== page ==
Question on Ireland (to Mine)

Russell Grinker grinker at SPAMmweb.co.za
Sun Nov 5 01:59:19 MST 2000


Just a couple of points on the reasons for the (patriotic) failures of
British Trotskyism.

While spending most of their time burrowing away inside it, all the
Trotskyist groups failed to develop a critique of the programme of the
Labour Party. As CLR James wrote at the time (CLR James to Trotsky, Writings
1938-39), "we have had difficulty in England with advocating a Labour
government with the necessary reservations".

The interpretation that the original British Trotskyists put on entrism left
a damaging imprint on
later left groups. While initially the real failure of early British
Trotskyism was in its inability to develop a coherent alternative to either
radical reformism (the ILP) or left reformism (Socialist League),  post-war
Trotskyists never examined the contribution that the entry tactic made to
building a revolutionary organisation. They merely posed the pragmatic
question of whether or not it would win new recruits.  Entrism eventually
became an end in itself, so that even when sections of the left quit Labour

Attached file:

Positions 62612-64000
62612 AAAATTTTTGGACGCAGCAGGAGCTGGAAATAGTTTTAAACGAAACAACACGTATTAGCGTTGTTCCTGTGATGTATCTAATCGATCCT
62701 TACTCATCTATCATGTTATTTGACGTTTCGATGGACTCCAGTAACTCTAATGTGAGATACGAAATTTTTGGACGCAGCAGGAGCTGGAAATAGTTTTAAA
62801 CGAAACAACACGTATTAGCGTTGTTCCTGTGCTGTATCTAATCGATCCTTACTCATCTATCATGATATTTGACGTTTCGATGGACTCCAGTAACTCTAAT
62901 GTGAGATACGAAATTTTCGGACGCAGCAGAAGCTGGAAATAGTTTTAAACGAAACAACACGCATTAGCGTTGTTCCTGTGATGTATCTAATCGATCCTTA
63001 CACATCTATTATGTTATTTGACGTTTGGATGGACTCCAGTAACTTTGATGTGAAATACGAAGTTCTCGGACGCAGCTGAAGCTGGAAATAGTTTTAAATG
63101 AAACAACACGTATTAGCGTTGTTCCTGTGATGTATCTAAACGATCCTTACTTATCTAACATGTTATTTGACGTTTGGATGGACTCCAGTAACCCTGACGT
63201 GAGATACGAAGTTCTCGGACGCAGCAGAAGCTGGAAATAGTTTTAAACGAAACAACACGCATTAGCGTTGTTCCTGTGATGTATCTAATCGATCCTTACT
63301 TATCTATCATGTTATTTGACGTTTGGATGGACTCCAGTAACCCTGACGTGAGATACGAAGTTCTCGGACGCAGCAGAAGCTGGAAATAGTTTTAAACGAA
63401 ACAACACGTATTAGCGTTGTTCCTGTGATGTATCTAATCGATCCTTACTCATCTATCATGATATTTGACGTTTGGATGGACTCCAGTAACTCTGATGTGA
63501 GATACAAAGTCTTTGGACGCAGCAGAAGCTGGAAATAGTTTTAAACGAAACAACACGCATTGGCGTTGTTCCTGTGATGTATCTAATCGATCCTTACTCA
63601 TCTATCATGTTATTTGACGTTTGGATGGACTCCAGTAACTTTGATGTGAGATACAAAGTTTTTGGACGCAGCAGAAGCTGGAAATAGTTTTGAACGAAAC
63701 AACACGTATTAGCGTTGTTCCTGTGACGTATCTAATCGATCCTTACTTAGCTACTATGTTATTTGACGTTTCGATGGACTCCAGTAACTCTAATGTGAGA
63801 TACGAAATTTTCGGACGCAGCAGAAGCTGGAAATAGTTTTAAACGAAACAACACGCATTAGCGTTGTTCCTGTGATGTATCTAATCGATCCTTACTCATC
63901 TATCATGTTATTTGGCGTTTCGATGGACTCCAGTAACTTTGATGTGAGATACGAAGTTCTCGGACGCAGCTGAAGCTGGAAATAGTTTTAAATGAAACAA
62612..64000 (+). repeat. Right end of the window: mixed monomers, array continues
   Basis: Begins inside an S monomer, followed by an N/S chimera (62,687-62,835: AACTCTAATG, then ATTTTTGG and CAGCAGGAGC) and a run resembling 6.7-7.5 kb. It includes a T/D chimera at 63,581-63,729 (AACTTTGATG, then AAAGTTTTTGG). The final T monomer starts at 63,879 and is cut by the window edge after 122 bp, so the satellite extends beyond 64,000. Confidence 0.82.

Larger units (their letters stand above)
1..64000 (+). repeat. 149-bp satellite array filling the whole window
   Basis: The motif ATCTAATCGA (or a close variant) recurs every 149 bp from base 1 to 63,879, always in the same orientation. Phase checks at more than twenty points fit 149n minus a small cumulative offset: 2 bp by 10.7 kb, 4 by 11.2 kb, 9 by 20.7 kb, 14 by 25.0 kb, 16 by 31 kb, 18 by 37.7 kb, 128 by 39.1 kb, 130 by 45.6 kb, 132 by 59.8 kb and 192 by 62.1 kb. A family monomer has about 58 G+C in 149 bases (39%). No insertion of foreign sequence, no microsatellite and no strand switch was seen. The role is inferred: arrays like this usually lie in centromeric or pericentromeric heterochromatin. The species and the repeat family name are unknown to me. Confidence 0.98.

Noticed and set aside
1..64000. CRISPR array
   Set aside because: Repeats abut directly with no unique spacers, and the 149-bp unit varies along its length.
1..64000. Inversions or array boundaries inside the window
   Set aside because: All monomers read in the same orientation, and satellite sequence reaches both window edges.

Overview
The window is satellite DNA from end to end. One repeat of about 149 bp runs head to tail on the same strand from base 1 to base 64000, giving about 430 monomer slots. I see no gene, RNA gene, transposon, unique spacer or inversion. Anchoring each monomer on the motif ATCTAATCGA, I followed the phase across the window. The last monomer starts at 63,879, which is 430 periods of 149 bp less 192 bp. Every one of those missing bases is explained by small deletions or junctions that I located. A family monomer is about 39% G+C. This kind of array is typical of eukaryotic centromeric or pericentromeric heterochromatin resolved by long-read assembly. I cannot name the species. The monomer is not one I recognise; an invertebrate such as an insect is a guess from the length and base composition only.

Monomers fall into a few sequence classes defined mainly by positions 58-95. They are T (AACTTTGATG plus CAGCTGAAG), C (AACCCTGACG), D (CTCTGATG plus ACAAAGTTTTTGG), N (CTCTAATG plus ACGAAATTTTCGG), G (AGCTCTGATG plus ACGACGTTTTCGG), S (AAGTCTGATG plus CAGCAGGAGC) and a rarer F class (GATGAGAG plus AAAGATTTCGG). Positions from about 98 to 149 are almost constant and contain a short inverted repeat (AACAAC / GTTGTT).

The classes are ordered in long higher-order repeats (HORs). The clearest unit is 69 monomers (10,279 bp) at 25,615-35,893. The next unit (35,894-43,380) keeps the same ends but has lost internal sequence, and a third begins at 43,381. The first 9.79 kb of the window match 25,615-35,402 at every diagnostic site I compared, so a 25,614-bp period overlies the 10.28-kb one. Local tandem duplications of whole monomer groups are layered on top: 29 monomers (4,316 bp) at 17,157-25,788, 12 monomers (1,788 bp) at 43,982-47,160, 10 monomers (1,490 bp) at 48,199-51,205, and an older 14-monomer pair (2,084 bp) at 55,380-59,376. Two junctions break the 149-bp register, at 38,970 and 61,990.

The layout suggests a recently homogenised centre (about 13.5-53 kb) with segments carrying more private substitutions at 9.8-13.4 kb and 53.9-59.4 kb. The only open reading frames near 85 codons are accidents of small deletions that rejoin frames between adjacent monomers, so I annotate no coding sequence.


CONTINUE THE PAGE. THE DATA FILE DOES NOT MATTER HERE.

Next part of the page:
in the '60s, they did so merely to enter new organisations like CND and the
student and women's movements.  Entrism ceased to be a mere tactic and
became the whole strategy. The blurred boundary between entrists and entered
found its reflection in the political diffuseness of the former.  Thus the
entrists simply ended up as the radical contingent of the Labour left,
carrying with them all Labour's patriotic prejudices. One need look no
further for the origins of the majority of the left's pro-British position
in the war in Ireland.

Russell

-----Original Message-----
From: Gary MacLennan <g.maclennan at qut.edu.au>
To: marxism at lists.panix.com <marxism at lists.panix.com>
Date: 04 November 2000 08:24
Subject: Re: Question on Ireland (to Mine)


>Pardon myself butting in. There are two questions involved here.  One is
>the failure of British Revolutionary Marxism (Trotskyism) and the role of
>the Communist Parties.
>
>Actually the hardest to explain is the role of British Communism
>(Stalinism). Trotskyism as a political current was and is the original
>chimera.  It appeared to offer an alternative to Stalinism but because of
>its stance on organisational matters this was to he the ultimate
>chimera.







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